from among the oldest settlers and the In
dians, forms a very remarkable and inter
esting source of information in regard to
the effect of rmss breeding in plants. But
as the color of a man's skin is only super
ficial, and similar variations occur in other
animals, but these are inherited and trans
mitted by the force of Inheritance, so we
find it among plants and especially In
maize. And not only In the color of the
grains, but in their shape these interesting
variations occur. The color, however, is
only skin deep; the kernel is never affected
in any way by the color of the skin, and the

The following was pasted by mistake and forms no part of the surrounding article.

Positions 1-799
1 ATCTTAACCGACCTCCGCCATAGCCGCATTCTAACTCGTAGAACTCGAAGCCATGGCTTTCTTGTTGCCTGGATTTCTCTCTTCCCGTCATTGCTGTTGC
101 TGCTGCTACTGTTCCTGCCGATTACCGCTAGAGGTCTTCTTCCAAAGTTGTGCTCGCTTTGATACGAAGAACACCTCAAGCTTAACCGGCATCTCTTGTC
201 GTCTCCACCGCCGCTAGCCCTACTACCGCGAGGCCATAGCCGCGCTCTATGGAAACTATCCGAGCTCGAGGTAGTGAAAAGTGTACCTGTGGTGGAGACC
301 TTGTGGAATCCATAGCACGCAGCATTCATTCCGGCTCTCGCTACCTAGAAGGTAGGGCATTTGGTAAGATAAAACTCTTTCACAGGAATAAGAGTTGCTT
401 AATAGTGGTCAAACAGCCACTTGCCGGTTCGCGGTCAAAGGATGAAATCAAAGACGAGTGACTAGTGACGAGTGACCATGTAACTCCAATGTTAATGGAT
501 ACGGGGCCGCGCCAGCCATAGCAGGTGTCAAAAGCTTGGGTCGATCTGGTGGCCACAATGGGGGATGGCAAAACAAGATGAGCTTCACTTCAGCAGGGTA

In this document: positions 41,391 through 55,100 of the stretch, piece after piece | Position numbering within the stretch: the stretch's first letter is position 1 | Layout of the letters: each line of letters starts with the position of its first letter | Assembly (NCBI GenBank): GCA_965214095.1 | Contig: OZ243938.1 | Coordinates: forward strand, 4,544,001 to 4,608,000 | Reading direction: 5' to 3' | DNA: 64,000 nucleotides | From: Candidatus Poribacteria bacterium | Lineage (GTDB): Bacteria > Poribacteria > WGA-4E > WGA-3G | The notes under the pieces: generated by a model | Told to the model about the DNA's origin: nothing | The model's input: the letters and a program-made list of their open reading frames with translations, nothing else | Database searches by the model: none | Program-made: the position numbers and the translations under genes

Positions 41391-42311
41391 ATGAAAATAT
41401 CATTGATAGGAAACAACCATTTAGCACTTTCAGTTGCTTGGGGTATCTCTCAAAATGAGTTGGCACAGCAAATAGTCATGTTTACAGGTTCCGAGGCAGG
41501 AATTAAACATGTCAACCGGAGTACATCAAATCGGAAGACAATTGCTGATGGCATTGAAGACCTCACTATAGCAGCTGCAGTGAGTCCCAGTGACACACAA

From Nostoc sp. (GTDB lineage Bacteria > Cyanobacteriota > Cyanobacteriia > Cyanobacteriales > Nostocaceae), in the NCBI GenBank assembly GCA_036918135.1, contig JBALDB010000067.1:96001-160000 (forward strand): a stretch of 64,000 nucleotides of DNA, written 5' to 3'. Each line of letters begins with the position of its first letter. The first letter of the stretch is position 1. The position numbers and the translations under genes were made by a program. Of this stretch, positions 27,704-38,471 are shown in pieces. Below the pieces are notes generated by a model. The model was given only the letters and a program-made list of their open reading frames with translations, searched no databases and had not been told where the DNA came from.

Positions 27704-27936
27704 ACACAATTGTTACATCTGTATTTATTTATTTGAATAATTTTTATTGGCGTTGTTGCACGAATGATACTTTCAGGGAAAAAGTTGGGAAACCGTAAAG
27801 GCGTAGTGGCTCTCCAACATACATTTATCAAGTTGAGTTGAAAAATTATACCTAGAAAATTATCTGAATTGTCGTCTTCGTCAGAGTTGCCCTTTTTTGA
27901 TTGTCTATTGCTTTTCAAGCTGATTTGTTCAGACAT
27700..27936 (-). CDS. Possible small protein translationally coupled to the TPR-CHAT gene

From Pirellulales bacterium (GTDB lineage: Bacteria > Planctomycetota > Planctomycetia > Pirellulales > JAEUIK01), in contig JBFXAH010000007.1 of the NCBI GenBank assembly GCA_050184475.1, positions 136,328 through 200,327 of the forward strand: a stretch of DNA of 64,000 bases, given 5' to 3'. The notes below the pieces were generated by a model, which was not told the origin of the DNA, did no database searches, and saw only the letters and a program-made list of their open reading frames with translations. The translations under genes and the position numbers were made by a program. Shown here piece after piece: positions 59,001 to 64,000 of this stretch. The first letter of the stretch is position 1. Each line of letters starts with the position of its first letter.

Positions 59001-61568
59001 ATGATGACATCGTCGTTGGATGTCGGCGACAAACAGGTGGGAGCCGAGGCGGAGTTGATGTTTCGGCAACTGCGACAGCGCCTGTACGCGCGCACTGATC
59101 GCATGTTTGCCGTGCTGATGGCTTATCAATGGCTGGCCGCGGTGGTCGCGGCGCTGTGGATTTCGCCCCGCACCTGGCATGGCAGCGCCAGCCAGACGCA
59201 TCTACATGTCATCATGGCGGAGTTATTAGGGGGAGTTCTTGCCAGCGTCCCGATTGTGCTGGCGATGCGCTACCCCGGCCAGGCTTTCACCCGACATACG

variety of the striping of the skin is almost
infinite. And to match two grains even, not
to mention whole ears, is impossible. This
applies to the small blue or purple varieties
grown in western Colorado, from imme
morial tiries, and now found secreted in the
eavthenwire jars remaining In the caves or
on the walls of the great canyons of the
wonderfully grand Colorado river.
The color of the corn grain has the three
primary tints, red, blue and yellow. These
colors are pure, and the only ones which
cannot be decomposed. We find all thee in
the grains of corn, but we never tlnd any
of the secondary colors, grten. nurple or
orange; nor any of the other mixed shades.
We may rind quite frequently a mixture of
all these three colors in the same grains,
but always distinctly separate, as In lines
or patches. I have been growing for a
good many years a variety of corn, the
seed of which was procured from the Cher
okee Indians, when. white men first came